The city’s protective services organizations got a boost during last week’s financial planning sessions as council decided to get Campbell River another RCMP officer, continue the pay increases for its auxiliary firefighters and increase the staffing levels at the No. 2 Firehall starting in 2020.
This is the second consecutive year that council has funded an additional RCMP officer in response to requests from the local detachment. Last year the detachment asked for two additional officers, but were only funded for one.
“Campbell River is faced with a growing challenge of public intoxication and alcohol-related crime and disorder occurring in its downtown core,” the 2019-2028 financial plan states. “These issues have a direct impact on public safety and livability, relationships with the business and development community, and economic growth in the downtown core and the community as a whole.”
Currently, the Campbell River detachment has an “authorized strength” of 44 members, but is only funded by the city for 42. The increase of one officer will fund 43 of the 44 authorized positions on the force.
Coun. Claire Moglove questioned funding the additional position, not because she doesn’t think it’s necessary, but because “we already have a significant surplus in the RCMP the last couple of years because we can’t even fill the 42,” she says. “I don’t feel its right to burden the taxpayers with another tax increase that represents, I think over one per cent, for a position that the chances of filling, based on history, are slim to none. It’s not that I think we don’t need it, I just don’t think we can fill the position,” she said suggesting the increase be put off for a year to 2020.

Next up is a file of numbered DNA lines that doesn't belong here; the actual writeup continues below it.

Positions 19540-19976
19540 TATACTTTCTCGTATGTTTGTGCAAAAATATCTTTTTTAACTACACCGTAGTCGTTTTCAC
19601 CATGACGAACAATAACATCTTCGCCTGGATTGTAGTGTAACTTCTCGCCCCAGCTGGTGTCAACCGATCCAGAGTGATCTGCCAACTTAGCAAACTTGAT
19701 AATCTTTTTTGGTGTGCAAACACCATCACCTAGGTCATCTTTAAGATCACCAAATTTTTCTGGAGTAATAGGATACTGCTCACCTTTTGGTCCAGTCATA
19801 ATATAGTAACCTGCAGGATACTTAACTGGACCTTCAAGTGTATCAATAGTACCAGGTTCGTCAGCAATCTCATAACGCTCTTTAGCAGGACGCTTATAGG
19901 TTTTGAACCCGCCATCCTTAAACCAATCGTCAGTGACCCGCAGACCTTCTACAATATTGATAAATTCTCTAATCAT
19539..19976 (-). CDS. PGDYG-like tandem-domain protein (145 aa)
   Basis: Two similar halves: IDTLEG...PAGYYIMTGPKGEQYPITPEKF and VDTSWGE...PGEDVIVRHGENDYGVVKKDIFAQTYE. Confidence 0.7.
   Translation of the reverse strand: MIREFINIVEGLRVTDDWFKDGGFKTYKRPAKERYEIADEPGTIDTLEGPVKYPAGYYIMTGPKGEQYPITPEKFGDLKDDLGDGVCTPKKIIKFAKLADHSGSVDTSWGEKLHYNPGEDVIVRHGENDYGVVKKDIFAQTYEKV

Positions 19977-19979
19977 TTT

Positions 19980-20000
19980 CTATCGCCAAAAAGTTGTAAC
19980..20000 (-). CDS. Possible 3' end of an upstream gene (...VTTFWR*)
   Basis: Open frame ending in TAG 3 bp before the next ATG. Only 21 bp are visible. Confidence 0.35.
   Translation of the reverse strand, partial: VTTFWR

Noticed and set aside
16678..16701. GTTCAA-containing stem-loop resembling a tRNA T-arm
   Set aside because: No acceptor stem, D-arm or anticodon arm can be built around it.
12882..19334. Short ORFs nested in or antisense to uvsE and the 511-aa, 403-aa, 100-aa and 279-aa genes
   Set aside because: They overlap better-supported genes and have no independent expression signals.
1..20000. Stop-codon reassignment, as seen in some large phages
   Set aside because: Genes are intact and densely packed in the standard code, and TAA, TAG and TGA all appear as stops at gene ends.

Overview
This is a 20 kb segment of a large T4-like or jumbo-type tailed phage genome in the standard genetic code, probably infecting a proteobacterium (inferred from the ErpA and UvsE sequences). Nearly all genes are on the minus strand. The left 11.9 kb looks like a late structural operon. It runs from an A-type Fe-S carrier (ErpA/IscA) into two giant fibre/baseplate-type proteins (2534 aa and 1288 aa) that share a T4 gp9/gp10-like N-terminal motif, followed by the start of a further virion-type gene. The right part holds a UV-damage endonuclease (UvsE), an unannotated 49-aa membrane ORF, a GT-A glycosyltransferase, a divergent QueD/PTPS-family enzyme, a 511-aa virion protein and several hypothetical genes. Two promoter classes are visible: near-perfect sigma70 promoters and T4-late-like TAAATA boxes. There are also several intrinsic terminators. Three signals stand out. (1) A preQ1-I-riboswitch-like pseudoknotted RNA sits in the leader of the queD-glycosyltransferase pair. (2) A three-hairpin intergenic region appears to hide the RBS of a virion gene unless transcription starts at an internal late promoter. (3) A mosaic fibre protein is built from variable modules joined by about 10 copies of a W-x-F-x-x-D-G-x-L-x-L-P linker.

But Mayor Andy Adams says that inability to fill all the funded positions comes mainly from administrative leaves and short-term vacancies between when people leave and when they can get new people in.
“But what we’re talking about here is actual boots on the ground,” Adams continued. “By adding this RCMP officer in 2019 further to the one that we added in 2018 helps meet the criteria outlined by Inspector Preston and also frees us up for next year to be able to address the issues with the fire department.”
Next year, according to the budget, the city is scheduled to staff the No. 2 firehall seven days a week – up from its current five – which will cost $200,000 more than the city is paying right now for that hall’s operation. Putting off the additional RCMP officer would mean the increase next year would be too significant to bear, Adams says.
And increasing the staffing at the No. 2 Firehall is of utmost importance.
According to the report in the financial plan, this year saw the No. 2 station unable to respond to 20 per cent of the calls it was dispatched to, and of the calls they could respond to, its response time was over 10 minutes 33 per cent of the time.
“There were six structure fires where No 2 hall was not able to respond an engine at all (all six incidents occurred outside of the current staffed hours),” the report says. And, in general, “fire related incidents” have increased seven per cent between 2018 and the year before, there was a 19 per cent increase in the number of calls to the station “and a 24 per cent increase in the number of structure fires in the No. 2 Fire Station area,” according to the report.
The $200,000 put in the budget for 2020 will see the hall staffed for “dayshift” seven days a week, but there is also money in the 10-year plan to see that level increased to 24/7 staffing over time, with another $245,000 set aside in 2022 and $249,000 in 2024.
Finally, the community’s auxiliary firefighters are getting the second half of the raise they were promised last year.
“A key element to the retention of auxiliary firefighters is the recognition of the vital role they play in the delivery of fire services,” the report says, but Campbell River’s pay structure is lagging well behind that of comparable communities.
Before last year’s pay increase, auxiliary firefighters in Campbell River were paid $13.25/hr, well below the $20.50-$25.43 average of comparable communities, the financial plan says. Next year’s increase – the second of a two-year phased approach – will bring them closer in-line with that average at a cost of $45,000 to the city.